Effects of temperature and glycerol and methanol-feeding profiles on the production of recombinant galactose oxidase in Pichia pastoris.
Bottom Line: We found that low exponential methanol feeding led to 1.5-fold higher volumetric productivity compared to high exponential feeding rates.The duration of glycerol feeding did not affect the subsequent product yield, but longer glycerol feeding led to higher initial biomass concentration, which would reduce the oxygen demand and generate less heat during induction.An exponential feeding profile that has been adapted to the apparent biomass concentration results in more stable cultures, but the concentration of recombinant protein is in the same range as when constant methanol feeding is employed.
Affiliation: Industrial Biotechnology, Dept. of Chemical and Biological Engineering, Chalmers University of Technology, Gothenburg, SE-412 96, Sweden; Wallenberg Wood Science Center, Chalmers University of Technology, Kemigården 4, Gothenburg, SE-412 96, Sweden.Show MeSH
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Mentions: The first two experiments (experiments A and B; Table2) were performed with high exponential feeding rates (Figure 2A): experiment A at feeding rate that was double the maximum specific growth rate of P. pastoris on methanol which was reported to be 0.14 h−1,43 and experiment B with a double exponential feeding rate with the purpose to increase the stress for the cells. The volumetric productivity was basically the same in these two experiments, i.e., 1.3 and 1.4 kU L−1 h−1, respectively. However, production of active GalOx was found to be 148 U mg−1 in fermentation A, where a lower feeding profile was used, and 132 U mg−1 in fermentation B. These two experiments already indicated that there was a positive effect of a lower methanol-feeding rate on the production of active GalOx. To confirm this hypothesis, we performed two similar fed-batch experiments with only small differences in the initial flow and the same exponential feeding profiles, which were lower than the maximum specific growth rate (experiments C and D; Table2). In fact, the volumetric productivity was almost 8-fold higher when low methanol-feeding rates were applied rather than high feeding rates. Not only was the overall amount of extracellular protein significantly higher, but also the amount of active, correctly folded GalOx increased almost 5-fold, as shown from the values of the specific GalOx activity (Table2). The small differences in the initial flow did not see to affect the yield, although experiment D, with the lower initial flow, resulted in slightly better volumetric productivity and volumetric activity.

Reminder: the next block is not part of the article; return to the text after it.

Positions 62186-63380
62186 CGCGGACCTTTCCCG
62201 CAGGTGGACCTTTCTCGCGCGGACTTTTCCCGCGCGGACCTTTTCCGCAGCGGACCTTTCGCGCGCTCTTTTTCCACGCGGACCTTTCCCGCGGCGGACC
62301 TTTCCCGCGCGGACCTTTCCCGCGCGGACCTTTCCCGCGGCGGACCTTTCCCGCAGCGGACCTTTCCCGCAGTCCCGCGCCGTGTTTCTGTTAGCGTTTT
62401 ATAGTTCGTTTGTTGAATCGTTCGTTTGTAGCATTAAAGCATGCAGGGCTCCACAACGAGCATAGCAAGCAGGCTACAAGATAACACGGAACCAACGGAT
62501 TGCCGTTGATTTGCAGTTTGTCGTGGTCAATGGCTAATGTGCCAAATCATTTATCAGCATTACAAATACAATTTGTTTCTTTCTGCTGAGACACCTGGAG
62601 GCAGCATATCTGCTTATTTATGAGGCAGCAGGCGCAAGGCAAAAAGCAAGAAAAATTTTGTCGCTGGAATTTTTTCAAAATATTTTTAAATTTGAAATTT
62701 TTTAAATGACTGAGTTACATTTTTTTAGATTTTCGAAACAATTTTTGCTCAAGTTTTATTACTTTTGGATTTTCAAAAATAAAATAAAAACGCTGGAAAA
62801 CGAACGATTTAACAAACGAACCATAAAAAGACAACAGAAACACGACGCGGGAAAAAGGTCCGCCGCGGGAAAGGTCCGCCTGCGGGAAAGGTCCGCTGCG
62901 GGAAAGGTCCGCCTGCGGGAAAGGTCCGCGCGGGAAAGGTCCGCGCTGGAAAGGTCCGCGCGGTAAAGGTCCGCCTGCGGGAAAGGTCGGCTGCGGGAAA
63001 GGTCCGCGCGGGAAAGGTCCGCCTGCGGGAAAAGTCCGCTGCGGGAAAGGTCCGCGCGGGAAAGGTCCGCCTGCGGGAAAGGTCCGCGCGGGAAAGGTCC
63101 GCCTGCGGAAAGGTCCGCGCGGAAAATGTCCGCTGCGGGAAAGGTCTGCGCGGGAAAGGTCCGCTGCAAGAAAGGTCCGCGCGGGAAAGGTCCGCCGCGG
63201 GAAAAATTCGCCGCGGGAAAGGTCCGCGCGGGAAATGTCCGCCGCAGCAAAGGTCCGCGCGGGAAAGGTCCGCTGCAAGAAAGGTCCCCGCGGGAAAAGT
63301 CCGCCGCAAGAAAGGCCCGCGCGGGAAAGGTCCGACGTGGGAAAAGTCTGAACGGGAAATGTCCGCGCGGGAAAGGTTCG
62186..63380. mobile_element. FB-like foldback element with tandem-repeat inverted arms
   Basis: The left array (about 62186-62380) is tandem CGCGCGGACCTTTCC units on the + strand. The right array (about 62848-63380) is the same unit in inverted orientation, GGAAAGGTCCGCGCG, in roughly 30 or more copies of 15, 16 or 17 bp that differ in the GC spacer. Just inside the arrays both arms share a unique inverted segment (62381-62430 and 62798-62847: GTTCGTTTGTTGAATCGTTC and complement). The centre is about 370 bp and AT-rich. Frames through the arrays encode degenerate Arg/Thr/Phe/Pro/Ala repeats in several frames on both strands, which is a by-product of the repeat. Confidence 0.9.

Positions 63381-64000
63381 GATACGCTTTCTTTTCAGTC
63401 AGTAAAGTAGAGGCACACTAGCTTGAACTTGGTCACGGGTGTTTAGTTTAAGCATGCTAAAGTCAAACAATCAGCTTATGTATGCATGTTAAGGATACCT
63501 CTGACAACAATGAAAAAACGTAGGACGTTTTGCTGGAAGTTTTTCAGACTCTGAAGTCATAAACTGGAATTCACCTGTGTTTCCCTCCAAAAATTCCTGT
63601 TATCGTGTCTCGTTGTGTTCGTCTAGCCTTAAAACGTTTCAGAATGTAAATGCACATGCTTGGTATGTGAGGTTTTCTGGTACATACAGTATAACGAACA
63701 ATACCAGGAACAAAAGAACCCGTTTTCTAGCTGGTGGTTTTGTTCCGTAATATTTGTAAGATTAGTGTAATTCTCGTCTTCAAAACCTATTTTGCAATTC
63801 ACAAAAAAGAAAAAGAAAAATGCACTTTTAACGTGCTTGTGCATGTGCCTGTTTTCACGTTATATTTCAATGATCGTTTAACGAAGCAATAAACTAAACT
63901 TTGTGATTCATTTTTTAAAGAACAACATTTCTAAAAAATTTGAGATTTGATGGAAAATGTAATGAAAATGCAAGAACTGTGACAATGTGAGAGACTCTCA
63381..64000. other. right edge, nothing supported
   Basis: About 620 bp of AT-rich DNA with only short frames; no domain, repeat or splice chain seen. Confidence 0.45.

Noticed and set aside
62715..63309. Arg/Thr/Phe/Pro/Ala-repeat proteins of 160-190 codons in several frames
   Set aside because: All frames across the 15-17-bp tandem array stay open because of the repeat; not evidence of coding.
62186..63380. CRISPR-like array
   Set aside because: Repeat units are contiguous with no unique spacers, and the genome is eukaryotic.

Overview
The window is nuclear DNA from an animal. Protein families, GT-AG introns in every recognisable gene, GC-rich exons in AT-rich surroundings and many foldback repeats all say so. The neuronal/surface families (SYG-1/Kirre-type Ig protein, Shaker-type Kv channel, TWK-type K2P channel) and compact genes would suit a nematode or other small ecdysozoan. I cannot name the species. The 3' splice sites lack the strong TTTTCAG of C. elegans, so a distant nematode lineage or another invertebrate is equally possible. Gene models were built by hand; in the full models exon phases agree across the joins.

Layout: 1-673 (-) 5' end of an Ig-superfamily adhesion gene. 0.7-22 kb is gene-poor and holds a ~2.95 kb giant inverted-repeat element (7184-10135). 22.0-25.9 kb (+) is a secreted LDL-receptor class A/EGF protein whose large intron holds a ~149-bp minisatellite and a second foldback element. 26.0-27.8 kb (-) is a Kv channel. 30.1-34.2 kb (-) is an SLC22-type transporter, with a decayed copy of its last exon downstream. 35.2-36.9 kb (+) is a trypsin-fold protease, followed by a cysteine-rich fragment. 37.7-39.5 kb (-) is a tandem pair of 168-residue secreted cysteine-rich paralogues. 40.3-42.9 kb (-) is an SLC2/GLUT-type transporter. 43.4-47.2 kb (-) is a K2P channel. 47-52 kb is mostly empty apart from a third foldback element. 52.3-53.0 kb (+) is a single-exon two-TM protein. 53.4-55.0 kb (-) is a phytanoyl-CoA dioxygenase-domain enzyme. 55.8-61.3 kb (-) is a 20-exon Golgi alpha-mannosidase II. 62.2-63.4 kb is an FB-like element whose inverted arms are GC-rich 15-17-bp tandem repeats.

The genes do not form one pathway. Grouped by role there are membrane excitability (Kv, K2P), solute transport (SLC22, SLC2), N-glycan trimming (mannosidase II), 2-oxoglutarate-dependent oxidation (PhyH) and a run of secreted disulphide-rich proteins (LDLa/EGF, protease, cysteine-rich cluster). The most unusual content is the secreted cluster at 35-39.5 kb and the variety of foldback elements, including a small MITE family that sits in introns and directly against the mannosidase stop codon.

Affiliation: Industrial Biotechnology, Dept. of Chemical and Biological Engineering, Chalmers University of Technology, Gothenburg, SE-412 96, Sweden; Wallenberg Wood Science Center, Chalmers University of Technology, Kemigården 4, Gothenburg, SE-412 96, Sweden.